Magic mushrooms are a hallucinogenic drug that comes from a specific genus of mushrooms called Psilocybe. They produce psilocybin, a naturally occurring psychoactive chemical. These mushrooms are used for their psychedelic effects and ability to cause hallucinations, giddiness, euphoria, and introspection. However, they can also cause paranoia, lethargy, disorientation, and frightening hallucinations.

As with other psychedelics, the dependence liability for mushrooms is fairly low. The psychoactive effects of psilocybin are extremely variable and may be hard to predict. Taking the drug may produce pleasant effects in one sitting and, then, unpleasant or disturbing effects the next. The drug also doesn’t cause chemical dependency, as other psychoactive drugs may. It does cause rapid tolerance buildup, but tolerance usually goes away after a few days.

Frequent or high doses will produce diminishing effects with subsequent uses. Then tolerance dissipates after a day or two. Your body doesn’t adapt to it in a way that might cause reliance on the drug or chemical withdrawal symptoms. A 2008 study also found that the drug isn’t likely to lead to dependence later in life after early exposure to it like alcohol or marijuana can. It may be possible for a person to develop a psychological dependence on the drug that causes a severe substance use disorder.

What are the Signs of Mushroom Addiction?

While mushrooms don’t cause a physical dependence and are unlikely to lead to a severe substance use disorder, they may cause psychological dependence in some users. Often, an emotional attachment to a drug or activity creates this kind of dependence. Your brain may view mushroom use as a way to cope with negative emotions or stressful scenarios. Even though you aren’t chemically dependent, quitting may cause unpleasant anxiety, irritability, or depression. Signs that dependence on mushrooms may be causing a disorder in your life might include:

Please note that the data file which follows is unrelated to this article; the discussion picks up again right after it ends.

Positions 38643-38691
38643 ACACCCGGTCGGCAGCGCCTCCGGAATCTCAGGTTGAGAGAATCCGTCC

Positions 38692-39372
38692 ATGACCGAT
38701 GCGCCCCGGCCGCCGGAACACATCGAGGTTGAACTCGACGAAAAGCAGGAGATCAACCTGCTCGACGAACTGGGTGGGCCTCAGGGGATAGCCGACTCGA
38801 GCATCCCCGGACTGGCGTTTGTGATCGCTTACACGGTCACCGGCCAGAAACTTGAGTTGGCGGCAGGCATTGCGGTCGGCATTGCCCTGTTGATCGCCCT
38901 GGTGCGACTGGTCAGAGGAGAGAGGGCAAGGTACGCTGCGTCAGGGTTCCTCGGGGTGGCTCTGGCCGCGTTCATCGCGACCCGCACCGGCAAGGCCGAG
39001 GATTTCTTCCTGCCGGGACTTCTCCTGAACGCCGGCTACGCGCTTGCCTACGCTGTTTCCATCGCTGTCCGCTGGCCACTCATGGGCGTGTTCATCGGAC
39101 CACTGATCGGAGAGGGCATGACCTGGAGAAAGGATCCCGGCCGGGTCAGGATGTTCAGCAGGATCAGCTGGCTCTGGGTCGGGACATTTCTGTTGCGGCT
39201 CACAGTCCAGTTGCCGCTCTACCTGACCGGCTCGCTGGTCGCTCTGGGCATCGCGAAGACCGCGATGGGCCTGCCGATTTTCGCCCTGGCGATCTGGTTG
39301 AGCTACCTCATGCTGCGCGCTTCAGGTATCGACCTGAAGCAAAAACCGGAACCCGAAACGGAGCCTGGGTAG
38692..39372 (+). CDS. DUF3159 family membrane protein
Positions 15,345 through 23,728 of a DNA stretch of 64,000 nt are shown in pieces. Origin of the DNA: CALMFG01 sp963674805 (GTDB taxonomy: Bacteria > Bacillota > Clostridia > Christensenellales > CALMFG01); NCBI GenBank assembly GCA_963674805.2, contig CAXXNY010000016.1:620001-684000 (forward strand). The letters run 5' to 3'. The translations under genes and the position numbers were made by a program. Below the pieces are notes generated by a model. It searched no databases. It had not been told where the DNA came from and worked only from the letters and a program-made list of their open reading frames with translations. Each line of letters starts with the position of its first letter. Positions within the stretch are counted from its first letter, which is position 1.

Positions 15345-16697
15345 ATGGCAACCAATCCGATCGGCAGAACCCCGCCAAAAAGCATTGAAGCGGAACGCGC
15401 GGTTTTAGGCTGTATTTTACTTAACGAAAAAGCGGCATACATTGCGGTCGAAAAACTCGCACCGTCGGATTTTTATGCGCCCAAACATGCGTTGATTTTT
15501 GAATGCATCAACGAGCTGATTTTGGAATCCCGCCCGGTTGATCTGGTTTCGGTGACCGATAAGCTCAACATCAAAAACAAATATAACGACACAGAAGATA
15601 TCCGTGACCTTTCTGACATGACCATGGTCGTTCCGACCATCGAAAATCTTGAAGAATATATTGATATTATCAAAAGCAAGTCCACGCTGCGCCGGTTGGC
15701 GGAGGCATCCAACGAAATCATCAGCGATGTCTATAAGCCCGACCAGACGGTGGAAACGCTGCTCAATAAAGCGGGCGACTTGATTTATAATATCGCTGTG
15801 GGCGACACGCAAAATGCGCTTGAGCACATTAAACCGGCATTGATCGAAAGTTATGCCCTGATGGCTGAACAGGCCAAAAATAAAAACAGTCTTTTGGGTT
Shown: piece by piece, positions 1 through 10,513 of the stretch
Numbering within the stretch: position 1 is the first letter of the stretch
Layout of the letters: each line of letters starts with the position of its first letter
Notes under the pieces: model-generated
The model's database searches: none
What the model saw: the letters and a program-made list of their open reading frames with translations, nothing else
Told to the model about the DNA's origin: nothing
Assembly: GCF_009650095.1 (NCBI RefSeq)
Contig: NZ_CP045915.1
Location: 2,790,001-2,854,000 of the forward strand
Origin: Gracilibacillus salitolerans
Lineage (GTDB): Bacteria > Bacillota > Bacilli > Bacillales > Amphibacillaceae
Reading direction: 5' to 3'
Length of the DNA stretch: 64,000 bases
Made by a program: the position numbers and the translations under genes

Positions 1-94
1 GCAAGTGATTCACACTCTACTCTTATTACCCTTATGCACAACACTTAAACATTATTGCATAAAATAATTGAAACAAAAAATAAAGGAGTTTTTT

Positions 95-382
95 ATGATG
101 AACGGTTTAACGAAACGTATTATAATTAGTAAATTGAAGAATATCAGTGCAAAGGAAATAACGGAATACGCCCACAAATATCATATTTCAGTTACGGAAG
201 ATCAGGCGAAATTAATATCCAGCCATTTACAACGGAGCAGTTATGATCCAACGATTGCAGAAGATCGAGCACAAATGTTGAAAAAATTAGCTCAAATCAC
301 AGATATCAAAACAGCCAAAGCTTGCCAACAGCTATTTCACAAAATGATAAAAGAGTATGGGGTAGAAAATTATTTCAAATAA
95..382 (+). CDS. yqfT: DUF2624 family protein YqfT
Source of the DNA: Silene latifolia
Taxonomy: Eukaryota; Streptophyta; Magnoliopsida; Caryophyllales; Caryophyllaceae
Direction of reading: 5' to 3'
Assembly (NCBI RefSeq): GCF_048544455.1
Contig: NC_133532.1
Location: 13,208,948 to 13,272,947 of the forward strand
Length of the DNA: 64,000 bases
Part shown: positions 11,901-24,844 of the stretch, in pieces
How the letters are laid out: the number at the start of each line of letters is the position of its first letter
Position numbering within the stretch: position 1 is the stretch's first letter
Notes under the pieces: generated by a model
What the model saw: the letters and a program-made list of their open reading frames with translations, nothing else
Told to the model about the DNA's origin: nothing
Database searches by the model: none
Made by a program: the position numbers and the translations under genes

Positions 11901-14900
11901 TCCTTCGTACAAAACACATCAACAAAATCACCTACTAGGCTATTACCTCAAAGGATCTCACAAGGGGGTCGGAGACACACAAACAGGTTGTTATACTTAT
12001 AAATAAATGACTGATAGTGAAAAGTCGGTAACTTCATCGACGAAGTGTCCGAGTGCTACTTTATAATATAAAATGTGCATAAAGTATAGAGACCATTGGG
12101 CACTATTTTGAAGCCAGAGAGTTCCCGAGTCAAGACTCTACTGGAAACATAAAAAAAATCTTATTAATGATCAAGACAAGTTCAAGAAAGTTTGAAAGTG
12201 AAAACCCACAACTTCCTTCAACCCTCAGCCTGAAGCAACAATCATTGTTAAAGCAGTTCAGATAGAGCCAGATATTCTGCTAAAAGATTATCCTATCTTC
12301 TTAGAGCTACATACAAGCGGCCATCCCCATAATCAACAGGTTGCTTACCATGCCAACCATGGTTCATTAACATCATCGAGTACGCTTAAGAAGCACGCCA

• Spending excessive amounts of time using or seeking the drug
  • Neglecting responsibilities
  • Trying and failing to cut back or stop
  • Struggling at work or school
  • Strained relationships
  • Strange sleep schedules
  • Psychosis
  • Worsening mental health issues

Treating Mushroom Addiction

It’s unlikely that mushroom use alone will require high levels of care like medical detox or outpatient services. However, it may require lower levels of care like outpatient treatment. If you use mushrooms along with other substances, you may need a higher level of care. You may also need a higher level of care if your dependence on mushrooms accompanies a mental health disorder. Medical and clinical professionals can help assess your needs and determine the best treatment plan for you.

 

How Dangerous are Mushrooms?

Mushrooms don’t have high toxicity, and they aren’t likely to lead to a deadly overdose through regular use. According to studies, it would take 1,000 times the drug’s effective dose to lead to a fatal overdose. Plus, typically, magic mushrooms only contain about 1 percent of the psychoactive psilocybin. That means you would have to eat several pounds of the mushroom to achieve life-threatening effects.

The lethal dose is comparable to the lethal dose of caffeine. Though the physical risk is low, there may be a significant psychological risk. Psychedelics can cause stress and trauma as a result of frightening bad trips. They can also worsen or trigger mental health problems like schizophrenia or psychosis.

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